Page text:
2. Don Cornelius – Eventually Cornelius sold the show to MadVision Entertainment in 2008. Cornelius was born on Chicagos South Side on September 27,1936, after graduating from DuSable High School in 1954, he joined the United States Marine Corps and served 18 months in Korea. He worked at various jobs following his stint in the military, including selling tires, automobiles, and insurance and he quit his day job to take a three-month broadcasting course in 1966, despite being married with two sons and having only $400 in his bank account. In 1966, he landed a job as an announcer, news reporter, Cornelius joined Chicago television station WCIU-TV in 1967 and hosted a news program called A Blacks View of the News. In 1970, he launched Soul Train on WCIU-TV as a local show. The program entered syndication and moved to Los Angeles the following year. Eddie Kendricks, Gladys Knight & the Pips, Bobby Hutton, originally a journalist and inspired by the civil rights movement, Cornelius recognized that in the late 1960s there was no television venue in the United States for soul music. Cornelius said, We had a show that kids gravitated to, with the creation of Soul Train, Don was able to keep the movement going well past Martin Luther Kings death. He kept the momentum going well on through the 1970s and 1980s and he gave African Americans their own show, the first of its kind. In this show he was able to show African Americans in a new light, before he did this, African Americans were seldom seen on television. Soul Train showcased their culture and brought African American musicians and dancers to television and this show even appealed to white audiences and it got huge attention. It was one of the most groundbreaking television shows ever, besides his smooth and deep voice and afro, Cornelius was best known for the catchphrase that he used to close the show. And you can bet your last money, its all gonna be a stone gas, im Don Cornelius, and as always in parting, we wish you love, peace and soul. After Corneliuss departure, it was shortened to. and as always, we wish you love, peace, and was used through the most recent new episodes in 2006. Another introductory phrase he used was, We got another sound comin out of Philly thats a sure nough dilly. He had a number of film roles, most notably as record producer Moe Fuzz in 1988s Tapeheads. Cornelius last appeared on the episode of the TV series Unsung featuring Full Force, on October 17,2008, Cornelius was arrested at his Los Angeles home on Mulholland Drive on a felony domestic violence charge. Cornelius appeared in court on November 14,2008, and was charged with spousal abuse, on March 19,2009, he changed his plea to no contest and was placed on 36 months probation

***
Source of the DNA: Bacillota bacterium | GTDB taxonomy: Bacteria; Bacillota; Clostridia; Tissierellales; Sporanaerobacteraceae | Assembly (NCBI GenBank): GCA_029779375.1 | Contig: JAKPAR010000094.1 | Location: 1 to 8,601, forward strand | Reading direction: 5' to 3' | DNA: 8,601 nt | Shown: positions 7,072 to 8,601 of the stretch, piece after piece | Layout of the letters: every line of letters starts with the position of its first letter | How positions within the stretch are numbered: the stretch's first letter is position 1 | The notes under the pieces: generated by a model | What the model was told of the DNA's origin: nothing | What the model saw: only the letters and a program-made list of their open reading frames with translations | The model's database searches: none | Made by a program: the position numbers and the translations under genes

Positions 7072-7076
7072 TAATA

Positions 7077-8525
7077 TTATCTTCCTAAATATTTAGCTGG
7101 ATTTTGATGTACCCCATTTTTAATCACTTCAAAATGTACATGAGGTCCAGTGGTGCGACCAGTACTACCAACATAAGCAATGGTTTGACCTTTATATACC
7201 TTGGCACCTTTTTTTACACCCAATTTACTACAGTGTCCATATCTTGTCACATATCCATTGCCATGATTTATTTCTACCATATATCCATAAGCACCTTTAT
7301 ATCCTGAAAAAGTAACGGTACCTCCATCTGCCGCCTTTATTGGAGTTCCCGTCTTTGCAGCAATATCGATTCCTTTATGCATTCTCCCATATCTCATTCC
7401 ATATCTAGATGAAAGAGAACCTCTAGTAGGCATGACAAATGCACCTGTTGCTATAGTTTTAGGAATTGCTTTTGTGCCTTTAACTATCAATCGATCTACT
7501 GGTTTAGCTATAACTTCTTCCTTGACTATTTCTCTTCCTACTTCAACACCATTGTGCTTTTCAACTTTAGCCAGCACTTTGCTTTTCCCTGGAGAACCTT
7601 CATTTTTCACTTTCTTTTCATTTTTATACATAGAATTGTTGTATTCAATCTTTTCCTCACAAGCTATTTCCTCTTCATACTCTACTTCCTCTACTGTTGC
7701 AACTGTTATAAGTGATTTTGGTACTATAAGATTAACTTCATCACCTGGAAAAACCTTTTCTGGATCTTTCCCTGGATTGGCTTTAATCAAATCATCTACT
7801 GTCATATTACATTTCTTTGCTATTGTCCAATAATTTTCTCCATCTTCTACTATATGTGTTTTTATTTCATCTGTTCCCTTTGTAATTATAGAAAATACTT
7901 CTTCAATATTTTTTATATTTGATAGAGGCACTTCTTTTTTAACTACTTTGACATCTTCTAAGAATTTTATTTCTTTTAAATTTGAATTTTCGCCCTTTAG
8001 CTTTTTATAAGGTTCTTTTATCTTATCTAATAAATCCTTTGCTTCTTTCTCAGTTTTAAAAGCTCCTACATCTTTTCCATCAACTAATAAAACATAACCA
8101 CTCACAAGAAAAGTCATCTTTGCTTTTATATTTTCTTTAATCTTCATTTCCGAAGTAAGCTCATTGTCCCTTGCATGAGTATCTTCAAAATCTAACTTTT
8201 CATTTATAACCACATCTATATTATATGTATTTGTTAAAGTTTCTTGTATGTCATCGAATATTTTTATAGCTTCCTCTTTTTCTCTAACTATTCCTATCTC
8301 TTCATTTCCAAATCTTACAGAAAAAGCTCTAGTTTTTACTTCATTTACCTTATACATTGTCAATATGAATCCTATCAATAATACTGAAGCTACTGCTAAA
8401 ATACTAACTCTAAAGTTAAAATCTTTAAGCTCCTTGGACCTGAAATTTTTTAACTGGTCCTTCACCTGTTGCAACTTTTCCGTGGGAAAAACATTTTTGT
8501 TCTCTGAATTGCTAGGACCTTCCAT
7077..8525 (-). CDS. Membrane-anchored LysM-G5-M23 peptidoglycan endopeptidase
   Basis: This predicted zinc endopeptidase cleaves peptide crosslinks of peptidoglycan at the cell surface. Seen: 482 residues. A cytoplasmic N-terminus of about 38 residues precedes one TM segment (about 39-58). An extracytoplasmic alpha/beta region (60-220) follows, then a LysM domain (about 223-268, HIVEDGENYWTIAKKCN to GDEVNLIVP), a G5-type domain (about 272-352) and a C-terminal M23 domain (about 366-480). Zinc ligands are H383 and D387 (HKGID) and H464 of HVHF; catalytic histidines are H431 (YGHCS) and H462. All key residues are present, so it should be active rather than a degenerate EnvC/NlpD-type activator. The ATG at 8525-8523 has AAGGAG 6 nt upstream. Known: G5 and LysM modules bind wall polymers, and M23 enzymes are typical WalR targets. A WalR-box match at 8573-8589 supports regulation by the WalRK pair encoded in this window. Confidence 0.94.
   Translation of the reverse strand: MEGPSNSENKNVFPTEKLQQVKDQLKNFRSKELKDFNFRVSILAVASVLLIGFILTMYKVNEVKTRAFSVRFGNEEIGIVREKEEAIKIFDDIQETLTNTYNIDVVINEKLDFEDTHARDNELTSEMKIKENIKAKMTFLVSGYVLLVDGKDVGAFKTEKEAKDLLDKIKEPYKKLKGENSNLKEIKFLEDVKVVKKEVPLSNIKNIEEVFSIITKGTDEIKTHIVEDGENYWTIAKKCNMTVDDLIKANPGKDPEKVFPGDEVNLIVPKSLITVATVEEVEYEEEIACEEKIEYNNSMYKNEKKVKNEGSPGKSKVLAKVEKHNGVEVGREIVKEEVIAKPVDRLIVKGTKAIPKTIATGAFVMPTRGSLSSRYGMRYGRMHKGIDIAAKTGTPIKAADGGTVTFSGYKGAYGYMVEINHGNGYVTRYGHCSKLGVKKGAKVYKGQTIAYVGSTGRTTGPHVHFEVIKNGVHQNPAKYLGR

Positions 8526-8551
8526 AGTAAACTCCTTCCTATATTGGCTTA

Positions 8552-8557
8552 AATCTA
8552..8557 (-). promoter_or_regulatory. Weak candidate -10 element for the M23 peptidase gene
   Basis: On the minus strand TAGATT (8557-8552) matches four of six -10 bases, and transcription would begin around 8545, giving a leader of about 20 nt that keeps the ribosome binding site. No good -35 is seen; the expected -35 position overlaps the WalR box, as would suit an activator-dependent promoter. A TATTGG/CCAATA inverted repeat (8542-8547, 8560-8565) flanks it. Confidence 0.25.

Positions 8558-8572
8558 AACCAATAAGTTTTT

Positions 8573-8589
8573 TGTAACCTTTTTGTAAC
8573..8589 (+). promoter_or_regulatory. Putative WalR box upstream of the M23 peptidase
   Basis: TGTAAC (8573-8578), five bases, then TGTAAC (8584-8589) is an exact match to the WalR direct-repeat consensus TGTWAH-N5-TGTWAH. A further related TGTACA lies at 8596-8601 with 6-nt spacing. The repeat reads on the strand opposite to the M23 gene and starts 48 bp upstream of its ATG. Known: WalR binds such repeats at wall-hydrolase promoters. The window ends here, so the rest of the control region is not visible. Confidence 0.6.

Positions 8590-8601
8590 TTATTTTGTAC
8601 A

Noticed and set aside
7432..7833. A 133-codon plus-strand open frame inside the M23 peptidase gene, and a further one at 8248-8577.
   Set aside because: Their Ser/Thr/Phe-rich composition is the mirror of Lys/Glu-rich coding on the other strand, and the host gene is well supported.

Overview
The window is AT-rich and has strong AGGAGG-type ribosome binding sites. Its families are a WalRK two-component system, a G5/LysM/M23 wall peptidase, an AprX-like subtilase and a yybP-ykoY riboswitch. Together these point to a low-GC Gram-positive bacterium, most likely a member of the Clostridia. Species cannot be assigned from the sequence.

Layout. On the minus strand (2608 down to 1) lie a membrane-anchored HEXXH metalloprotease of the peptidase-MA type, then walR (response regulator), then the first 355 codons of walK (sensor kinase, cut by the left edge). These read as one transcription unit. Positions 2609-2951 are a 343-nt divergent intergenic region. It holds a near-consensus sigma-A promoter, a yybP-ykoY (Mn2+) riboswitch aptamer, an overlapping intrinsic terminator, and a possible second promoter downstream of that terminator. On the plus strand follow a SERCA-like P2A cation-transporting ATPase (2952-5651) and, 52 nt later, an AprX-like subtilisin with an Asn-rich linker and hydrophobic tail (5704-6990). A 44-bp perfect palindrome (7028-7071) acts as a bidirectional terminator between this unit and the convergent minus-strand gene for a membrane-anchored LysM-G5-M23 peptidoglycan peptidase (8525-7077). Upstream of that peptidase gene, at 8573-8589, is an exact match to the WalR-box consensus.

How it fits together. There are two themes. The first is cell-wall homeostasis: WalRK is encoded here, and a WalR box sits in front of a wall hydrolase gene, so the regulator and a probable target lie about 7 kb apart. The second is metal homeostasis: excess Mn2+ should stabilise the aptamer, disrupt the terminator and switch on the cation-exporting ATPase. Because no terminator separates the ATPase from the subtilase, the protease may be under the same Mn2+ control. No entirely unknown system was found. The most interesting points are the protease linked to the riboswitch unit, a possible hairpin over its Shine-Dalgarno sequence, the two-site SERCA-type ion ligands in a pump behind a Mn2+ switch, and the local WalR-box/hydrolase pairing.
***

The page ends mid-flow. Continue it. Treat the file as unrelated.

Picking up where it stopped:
3. Joe Meek – Robert George Joe Meek was an English record producer, sound engineer and songwriter who pioneered space age and experimental pop music. He also assisted the development of recording practices like overdubbing, sampling, Meeks charting singles he produced for other artists include Johnny Remember Me, Just Like Eddie, Angela Jones, Have I the Right. and Tribute to Buddy Holly. The Tornados instrumental Telstar, written and produced by Meek, became the first record by a British rock group to number one in the US Hot 100. It also spent five weeks at one in the UK singles chart. He also produced music for such as Live It Up. Meeks concept album I Hear a New World, which contains innovative use of sounds, was not fully released in his lifetime. In 2014, Meek was ranked the greatest producer of all time by NME, elaborating, Meek was a complete trailblazer, the legacy of his endless experimentation is writ large over most of your favourite music today. At the time of his death, Meek possessed thousands of unreleased recordings later dubbed The Tea Chest Tapes and his commercial success as a producer was short-lived, and he gradually sank into debt and depression. On 3 February 1967, using a shotgun owned by musician Heinz Burt, Meek killed his landlady Violet Shenton, during his national service in the Royal Air Force, he worked as a radar technician which increased his interest in electronics and outer space. From 1953 he worked for the Midlands Electricity Board and he used the resources of the company to develop his interest in electronics and music production, including acquiring a disc cutter and producing his first record. He then put enormous effort into Denis Prestons Landsdowne Studio but tensions between Preston and Meek soon saw Meek leaving, during his time he recorded US actor George Chakiris for SAGA Records and it was this that led him to Major Wilfred Alonzo Banks and an independent career. He also engineered many jazz and calypso records including vocalist and percussionist Frank Holder, in January 1960, together with William Barrington-Coupe, Meek founded Triumph Records. At the time Barrington-Coupe was working at SAGA records in Empire Yard, Holloway Road for Major Wilfred Alonzo Banks, the label very nearly had a No.1 hit with Meeks production of Angela Jones by Michael Cox. Cox was one of the singers on Jack Goods TV music show Boy Meets Girl. As an independent label, Triumph was dependent on small pressing plants, the record made a respectable appearance in the Top Ten, but it demonstrated that Meek needed the distribution network of the major companies for his records to reach the shops when it mattered. Its indifferent business results and Meeks temperament eventually led to the labels demise, Meek later licensed many Triumph recordings to labels such as Top Rank and Pye. That year Meek conceived, wrote and produced an Outer Space Music Fantasy an Album I Hear A New World with a band called Rod Freeman & the Blue Men, the album was shelved for decades, apart from the release of some EP tracks taken from it. Meek went on to set up his own company known as RGM Sound Ltd with toy importer